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Legal Ramifications Of Bad Decision Making

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State institutions balance citizens’ rights to autonomy with a paternalistic duty of care, serving to protect individuals from a Hobbesian State of Nature whilst granting the right to bodily autonomy. Reconciling the needs of the State with the rights, wants and wishes of the individual can be accomplished by minimising State interference, whilst maintaining civil society. However, this Libertarian view has to been seen in the context of modern State development and expansion, whereby now the majority of States provide public sector services to their citizens, ingrained in various political, legal and municipal institutions. In defining how far the State should interfere in personal decision-making, such as criminalising the choice to gamble, drink excessive amounts of alcohol, or to drive dangerously, it is important to take into account the freedom lost for the individual. Therefore, whilst the criminalisation of bad choices is as an excessive measure for encouraging safe behaviour, collective systems of support allow for the protection of citizens without infringing on human rights.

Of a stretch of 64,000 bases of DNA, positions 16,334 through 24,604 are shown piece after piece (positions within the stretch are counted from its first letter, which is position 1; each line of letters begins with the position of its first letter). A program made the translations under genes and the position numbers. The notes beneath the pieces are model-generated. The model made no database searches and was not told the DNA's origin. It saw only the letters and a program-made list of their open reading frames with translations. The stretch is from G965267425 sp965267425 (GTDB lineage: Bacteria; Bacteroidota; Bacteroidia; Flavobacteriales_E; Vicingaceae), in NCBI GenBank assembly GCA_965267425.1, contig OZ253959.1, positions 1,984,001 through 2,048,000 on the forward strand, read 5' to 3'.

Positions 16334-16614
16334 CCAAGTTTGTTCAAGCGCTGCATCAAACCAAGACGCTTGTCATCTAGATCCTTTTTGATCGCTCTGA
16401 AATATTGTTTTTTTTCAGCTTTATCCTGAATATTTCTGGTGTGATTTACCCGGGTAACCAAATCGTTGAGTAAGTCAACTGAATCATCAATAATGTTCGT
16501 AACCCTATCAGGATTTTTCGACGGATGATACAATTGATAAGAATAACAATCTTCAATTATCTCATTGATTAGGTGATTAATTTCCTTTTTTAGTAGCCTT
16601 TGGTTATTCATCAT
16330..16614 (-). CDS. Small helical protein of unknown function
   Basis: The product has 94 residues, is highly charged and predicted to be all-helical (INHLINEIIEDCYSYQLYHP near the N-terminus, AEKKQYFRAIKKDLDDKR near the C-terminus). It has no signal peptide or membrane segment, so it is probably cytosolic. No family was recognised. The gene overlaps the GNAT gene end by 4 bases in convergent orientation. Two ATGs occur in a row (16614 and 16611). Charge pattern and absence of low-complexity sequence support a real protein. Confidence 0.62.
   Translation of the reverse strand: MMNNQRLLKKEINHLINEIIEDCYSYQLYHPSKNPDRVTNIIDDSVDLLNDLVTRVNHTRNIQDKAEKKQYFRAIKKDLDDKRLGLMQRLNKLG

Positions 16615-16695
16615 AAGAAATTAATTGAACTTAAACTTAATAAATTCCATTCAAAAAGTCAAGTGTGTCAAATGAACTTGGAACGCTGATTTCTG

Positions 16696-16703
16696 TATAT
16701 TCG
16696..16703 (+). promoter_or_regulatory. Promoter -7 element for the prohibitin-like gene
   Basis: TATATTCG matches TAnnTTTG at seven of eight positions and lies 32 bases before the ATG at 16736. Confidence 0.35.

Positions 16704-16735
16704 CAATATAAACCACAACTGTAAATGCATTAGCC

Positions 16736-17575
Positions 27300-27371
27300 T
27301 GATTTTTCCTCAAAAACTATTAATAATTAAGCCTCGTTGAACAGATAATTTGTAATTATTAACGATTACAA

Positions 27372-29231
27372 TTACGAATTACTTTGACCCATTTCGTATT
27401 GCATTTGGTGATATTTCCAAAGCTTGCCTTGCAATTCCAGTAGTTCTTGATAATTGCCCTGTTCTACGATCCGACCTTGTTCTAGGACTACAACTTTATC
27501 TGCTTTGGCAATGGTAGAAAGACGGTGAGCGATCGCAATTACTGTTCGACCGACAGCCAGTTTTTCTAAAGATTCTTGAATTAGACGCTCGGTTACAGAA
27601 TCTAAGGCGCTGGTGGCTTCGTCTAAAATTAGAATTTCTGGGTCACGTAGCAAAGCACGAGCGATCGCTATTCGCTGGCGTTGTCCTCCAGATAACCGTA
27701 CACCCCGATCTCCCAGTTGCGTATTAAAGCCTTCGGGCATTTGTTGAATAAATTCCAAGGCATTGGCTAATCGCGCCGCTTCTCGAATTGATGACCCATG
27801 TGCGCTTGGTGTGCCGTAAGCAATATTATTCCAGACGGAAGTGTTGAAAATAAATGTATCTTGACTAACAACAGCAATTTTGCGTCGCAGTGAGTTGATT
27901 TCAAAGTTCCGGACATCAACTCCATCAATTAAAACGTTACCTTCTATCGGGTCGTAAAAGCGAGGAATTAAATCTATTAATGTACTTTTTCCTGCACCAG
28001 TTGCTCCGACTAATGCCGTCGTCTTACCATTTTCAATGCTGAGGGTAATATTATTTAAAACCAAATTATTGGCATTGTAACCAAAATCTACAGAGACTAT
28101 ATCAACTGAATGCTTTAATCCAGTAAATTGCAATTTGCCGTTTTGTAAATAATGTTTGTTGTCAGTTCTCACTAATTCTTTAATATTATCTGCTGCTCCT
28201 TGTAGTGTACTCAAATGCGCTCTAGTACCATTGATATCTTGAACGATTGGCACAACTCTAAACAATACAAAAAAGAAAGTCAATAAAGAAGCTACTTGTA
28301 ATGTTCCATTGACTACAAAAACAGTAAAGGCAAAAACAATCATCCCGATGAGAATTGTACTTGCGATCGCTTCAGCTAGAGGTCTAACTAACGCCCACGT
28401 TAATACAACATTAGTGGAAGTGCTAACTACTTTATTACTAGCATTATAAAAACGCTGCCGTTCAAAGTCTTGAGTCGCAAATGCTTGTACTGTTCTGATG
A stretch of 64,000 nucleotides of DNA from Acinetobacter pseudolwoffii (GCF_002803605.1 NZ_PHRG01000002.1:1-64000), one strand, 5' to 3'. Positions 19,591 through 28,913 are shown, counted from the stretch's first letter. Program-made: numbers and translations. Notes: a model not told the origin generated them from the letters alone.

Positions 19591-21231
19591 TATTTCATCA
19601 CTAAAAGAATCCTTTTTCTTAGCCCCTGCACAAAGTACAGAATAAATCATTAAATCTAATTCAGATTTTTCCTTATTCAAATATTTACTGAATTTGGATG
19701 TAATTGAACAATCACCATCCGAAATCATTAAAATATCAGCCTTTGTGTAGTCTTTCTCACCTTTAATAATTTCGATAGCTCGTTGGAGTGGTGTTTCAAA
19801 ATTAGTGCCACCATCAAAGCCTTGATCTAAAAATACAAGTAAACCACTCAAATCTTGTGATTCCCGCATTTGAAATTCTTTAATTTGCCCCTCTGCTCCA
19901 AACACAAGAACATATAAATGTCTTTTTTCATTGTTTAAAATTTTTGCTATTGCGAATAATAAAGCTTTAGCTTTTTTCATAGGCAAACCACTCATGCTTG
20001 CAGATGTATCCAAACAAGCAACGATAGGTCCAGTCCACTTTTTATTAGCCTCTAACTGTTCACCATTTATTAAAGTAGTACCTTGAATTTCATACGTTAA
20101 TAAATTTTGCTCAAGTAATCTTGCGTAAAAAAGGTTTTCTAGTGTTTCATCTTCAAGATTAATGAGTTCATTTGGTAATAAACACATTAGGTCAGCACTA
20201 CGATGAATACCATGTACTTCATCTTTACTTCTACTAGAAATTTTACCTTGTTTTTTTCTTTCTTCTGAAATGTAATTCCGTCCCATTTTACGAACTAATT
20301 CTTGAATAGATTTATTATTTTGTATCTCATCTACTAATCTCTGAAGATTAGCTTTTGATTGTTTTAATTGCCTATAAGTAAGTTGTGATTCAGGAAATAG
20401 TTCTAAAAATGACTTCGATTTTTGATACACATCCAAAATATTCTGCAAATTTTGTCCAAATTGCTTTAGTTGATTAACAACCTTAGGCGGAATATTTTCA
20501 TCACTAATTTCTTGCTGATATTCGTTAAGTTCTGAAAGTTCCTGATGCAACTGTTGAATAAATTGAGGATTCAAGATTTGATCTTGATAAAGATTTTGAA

The parameters of State interference can be seen in the current funding of the public sector, which encompasses healthcare, infrastructure and education at a national level as well as local provisions of refuse collection and basic community services. Some would fundamentally disagree with the existence of such institutions as they systematically enable and reinforce ‘bad choices’.  For example, services are required by law to treat alcoholics with liver failure who need organ transplants and provide for gamblers who require financial help. It can be argued that this is unfair to individuals who need help due to no fault of their own, and as such the State should not financially reward self-inflicted harm. Taken to an extreme however, this argument becomes morally abhorrent; it is unjustifiable to deny unvaccinated adult sufferers of diseases, such as measles, treatment, even if they deliberately put themselves at risk. In other scenarios, it is unclear whether a bad choice has been made at all. If an obese woman decides to conceive and falls pregnant, it is not obvious whether the benefits of having a child negate or indeed can be separated from the increased risks of such a person carrying to term with complex, potentially life threatening and arguably self-induced medical needs. In other words, denying motherhood to someone because of bad dietary choices is a clear violation of autonomy. There is also the issue of mental capacity for groups such as the mentally ill and those with learning disabilities or neurological conditions. When such people make bad choices, such as an anorexic patient who decides not to eat, they are deemed not responsible for that decision, and therefore have the right to be treated for their condition. If we accept that people have full control of their decision making, no matter their mental wellbeing, then we would have to deny all treatment to the most vulnerable in society. To summarise, a system in which all are wholly accountable for our misfortune to the extent support was withdrawn at the hint of misconduct would undermine the established moral principle of aid according to need. In contrast, a system of collective support for the vulnerable does not infringe on the right to bodily autonomy, as people have the right to choose whether to accesses these systems.